This Week in History

Share

This Week in History: Events in March

March 1, 1972

Naomi Bronheim Levine became the first woman to hold the post of executive director of the American Jewish Congress.

more >>
March 1, 2010

Canada Supreme Court Justice Rosalie Silberman Abella spoke at Harvard University about how her family's Holocaust story informs her view of human rights.

more >>
March 1, 1993

Publication of E.M. Broner's "The Telling: The Story of a Group of Jewish Women Who Journey to Spirituality Through Community and Ceremony."

more >>
March 2, 1911

Sophie Tucker, the self-proclaimed "Last of the Red Hot Mamas," recorded her signature song "Some of These Days."

more >>
March 2, 1983

Shulamit Ran's "Verticals," a composition for solo piano, was premiered by pianist Alan Feinberg in a performance at New York's Merkin Concert Hall.

more >>
March 3, 1995

Publication of Lynn Gottlieb's guide to nonsexist Judaism, "She Who Dwells Within."

more >>
March 4, 1957

Leading childhood obesity and anorexia researcher Hilde Bruch published "The Importance of Overweight."

more >>
March 5, 1935

Polly Adler, one of America's best-known madams, was jailed after a police raid on her Saratoga Springs brothel.

more >>
March 6, 2006

Ruth F. Weiss was the last European eyewitness of the Chinese Communist Revolution.

more >>
March 7, 1940

"My heart is hard to handle, my art is too.” Sculptor Hannah Wilke

more >>
March 8, 1971

Dorothy Fields was the only woman among the first group inducted into the Songwriters' Hall of Fame.

more >>
March 9, 1959

Ruth Mosko Handler unveiled the Barbie Doll at the International American Toy Fair in New York.

more >>
March 10, 1996

When the exhibit "Too Jewish?: Challenging Traditional Identities" opened at New York City's Jewish Museum, it featured the work "The Liberation of G-d" by Helène Aylon.

more >>
March 10, 1893

Lillian Wald opened the Lower East Side settlement house that would become the Henry Street Settlement on her 26th birthday.

more >>
March 11, 1999

Rachel Adler was awarded the National Jewish Book Award for Jewish Thought for "Engendering Judaism: A New Theology and Ethics."

more >>
March 12, 1969

Photographer and animal rights activist Linda Eastman marries Paul McCartney.

more >>
March 13, 1973

The "New York Times" reviewed the first edition of "Our Bodies, Ourselves." Nine of the 12 women who first formed the collective that created this groundbreaking women's health reference were Jewish.

more >>
March 13, 1967

Public Health pioneer Margaret Arnstein was appointed dean of the Yale School of Nursing.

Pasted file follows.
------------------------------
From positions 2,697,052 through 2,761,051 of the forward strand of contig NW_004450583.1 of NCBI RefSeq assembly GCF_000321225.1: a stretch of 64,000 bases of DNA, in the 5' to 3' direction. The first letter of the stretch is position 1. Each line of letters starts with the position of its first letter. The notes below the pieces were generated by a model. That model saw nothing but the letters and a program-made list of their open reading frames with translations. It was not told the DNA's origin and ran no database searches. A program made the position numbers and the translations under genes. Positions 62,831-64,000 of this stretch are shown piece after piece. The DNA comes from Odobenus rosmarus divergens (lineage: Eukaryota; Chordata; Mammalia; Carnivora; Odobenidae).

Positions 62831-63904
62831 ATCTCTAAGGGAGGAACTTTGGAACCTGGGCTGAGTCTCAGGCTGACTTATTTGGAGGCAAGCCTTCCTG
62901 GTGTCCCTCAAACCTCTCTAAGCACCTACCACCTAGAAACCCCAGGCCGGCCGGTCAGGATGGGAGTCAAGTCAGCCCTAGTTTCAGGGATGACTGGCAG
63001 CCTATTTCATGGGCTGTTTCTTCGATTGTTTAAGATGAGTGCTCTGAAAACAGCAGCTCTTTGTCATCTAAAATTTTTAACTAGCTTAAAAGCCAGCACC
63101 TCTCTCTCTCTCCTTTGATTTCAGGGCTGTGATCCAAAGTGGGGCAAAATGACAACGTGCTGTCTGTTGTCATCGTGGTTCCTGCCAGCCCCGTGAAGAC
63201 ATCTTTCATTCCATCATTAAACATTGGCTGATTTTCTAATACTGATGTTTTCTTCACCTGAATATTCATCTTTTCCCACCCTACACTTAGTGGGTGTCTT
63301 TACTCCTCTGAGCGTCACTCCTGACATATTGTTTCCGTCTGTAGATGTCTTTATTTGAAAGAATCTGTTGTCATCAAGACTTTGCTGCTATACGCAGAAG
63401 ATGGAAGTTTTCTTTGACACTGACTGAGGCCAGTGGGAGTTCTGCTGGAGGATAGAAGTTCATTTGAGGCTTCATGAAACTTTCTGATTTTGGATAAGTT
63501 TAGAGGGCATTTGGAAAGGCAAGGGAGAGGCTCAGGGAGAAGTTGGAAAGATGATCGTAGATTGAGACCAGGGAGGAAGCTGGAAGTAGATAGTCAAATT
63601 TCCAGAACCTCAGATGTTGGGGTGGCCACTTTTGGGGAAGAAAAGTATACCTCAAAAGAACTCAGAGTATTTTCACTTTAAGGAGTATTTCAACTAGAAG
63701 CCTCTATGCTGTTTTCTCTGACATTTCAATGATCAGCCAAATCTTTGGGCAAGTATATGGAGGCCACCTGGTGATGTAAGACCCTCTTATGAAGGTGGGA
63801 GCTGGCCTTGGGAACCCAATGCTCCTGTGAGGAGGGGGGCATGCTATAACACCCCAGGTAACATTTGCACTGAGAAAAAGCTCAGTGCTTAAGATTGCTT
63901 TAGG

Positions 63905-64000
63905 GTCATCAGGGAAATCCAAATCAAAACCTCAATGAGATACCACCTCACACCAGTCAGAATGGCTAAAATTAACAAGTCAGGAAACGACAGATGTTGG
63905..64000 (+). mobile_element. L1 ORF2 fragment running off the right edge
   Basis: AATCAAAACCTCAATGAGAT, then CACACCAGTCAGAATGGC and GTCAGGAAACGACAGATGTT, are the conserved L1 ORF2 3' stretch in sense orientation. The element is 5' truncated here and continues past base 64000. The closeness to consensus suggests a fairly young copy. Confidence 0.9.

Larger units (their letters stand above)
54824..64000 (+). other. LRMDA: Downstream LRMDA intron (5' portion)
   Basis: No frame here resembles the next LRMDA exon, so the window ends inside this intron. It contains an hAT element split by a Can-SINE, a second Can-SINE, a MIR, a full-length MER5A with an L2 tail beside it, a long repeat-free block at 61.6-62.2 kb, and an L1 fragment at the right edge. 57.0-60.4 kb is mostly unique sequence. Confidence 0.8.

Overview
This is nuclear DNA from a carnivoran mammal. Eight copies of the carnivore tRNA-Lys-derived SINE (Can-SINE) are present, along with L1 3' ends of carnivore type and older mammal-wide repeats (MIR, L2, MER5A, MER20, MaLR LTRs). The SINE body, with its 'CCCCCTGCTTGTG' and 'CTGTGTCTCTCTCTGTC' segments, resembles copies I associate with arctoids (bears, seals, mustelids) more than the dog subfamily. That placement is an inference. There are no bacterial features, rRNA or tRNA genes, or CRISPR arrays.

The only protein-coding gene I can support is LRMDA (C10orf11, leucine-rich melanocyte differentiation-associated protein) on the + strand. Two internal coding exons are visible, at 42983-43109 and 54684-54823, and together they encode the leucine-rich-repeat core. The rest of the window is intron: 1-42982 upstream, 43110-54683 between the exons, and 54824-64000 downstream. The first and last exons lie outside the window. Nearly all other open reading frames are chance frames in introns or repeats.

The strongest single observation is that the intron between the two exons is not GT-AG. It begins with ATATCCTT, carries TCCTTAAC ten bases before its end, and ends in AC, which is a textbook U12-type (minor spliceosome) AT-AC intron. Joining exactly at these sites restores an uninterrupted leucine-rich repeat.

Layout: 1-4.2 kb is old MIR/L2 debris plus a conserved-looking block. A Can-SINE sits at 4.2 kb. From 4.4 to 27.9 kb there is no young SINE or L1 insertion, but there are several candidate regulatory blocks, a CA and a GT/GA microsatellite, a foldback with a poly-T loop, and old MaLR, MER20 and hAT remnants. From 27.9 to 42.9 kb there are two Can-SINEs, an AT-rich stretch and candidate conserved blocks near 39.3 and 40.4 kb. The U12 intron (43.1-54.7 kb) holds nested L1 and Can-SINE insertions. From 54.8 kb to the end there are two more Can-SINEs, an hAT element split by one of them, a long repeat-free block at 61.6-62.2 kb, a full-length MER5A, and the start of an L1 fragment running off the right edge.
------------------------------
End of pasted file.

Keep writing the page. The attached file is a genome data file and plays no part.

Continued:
more >>
March 14, 1977

The "New York Times" reported on the emergence of formal naming ceremonies for newborn Jewish girls.

more >>
March 14, 1972

A small group of young Jewish feminists under the name "Ezrat Nashim" presented a manifesto entitled "Jewish Women Call For Change" at the Conservative movement's Rabbinical Assembly convention.

more >>
March 14, 1939

Actress Sara Adler was honored for her 50 years on the Yiddish stage with a testimonial performance at the National Theater in New York City.

more >>
March 15, 1820

The women of Shearith Israel synagogue in New York, led by Richa Levy, established the Female Hebrew Benevolent Society.

more >>
March 16, 1913

Natalie Goldstein Heineman was a voice for children at every level of government.

more >>
March 17, 1935

Mary Goldsmith Prag, California educator and mother of the first Jewish Congresswoman, dies.

more >>
March 18, 1922

Judith Kaplan (Eisenstein) became the first American Bat Mitzvah.

more >>
March 19, 1970

Writer and activist Grace Paley was among 182 people arrested in New York City for protesting the Vietnam War draft.

more >>
March 19, 2009

The U.S. Senate confirmed Elena Kagan as the first woman Solicitor General of the United States.

more >>
March 22, 1893

Senda Berenson, the "Mother of Women's Basketball," organized and officiated at the first women's basketball game.

more >>
March 22, 2005

Four handbags created for U.S. first ladies by Judith Leiber, luxury handbag doyenne, were featured in a New-York Historical Society exhibit that opened on March 22, 2005.

more >>
March 23, 1962

In a review of "I Can Get It for You Wholesale," the "New York Times" declared Barbra Streisand "the evening's find."

more >>
March 25, 1911

A fire in the Triangle Waist Factory killed 146 workers, mostly young Jewish and Italian women, sparking a wave of labor activism and factory reform legislation.

more >>
March 26, 2003

Rabbi Janet Marder was elected the first female president of the Central Conference of American Rabbis.

more >>
March 27, 2004

Hiding in the Open, a play based on the memoirs of Holocaust survivor Dr. Sabina Zimering, premiered on March 27, 2004 at the Great American History Theatre in Saint Paul, MN.

more >>
March 28, 1966

Actress Helen Menken was arrested with Mae West, married Humphrey Bogart, and produced the Stage Door Canteen in World War II.

more >>
March 29, 1951

Actress and comedian Judy Holliday received an Academy Award for her performance in "Born Yesterday."

more >>
March 30, 1928

Hadassah President Irma Levy Lindheim condemned the president of the Zionist Organization of America, accusing him of "political machinations" counter to Zionism's aims.

more >>
March 31, 2009

Ruth Fredman Cernea said, "Jewish humor is not silly, but it is absurd absurdity. It is the opposite of deep seriousness."

more >>

See events for a specific date

This Week in History offers a unique calendar of American Jewish experience—connecting specific dates throughout the year to an array of compelling historic events related to American Jewish women.

How to cite this page

Jewish Women's Archive. "This Week in History: Events in March." (Viewed on April 16, 2014) <http://jwa.org/thisweek/mar>.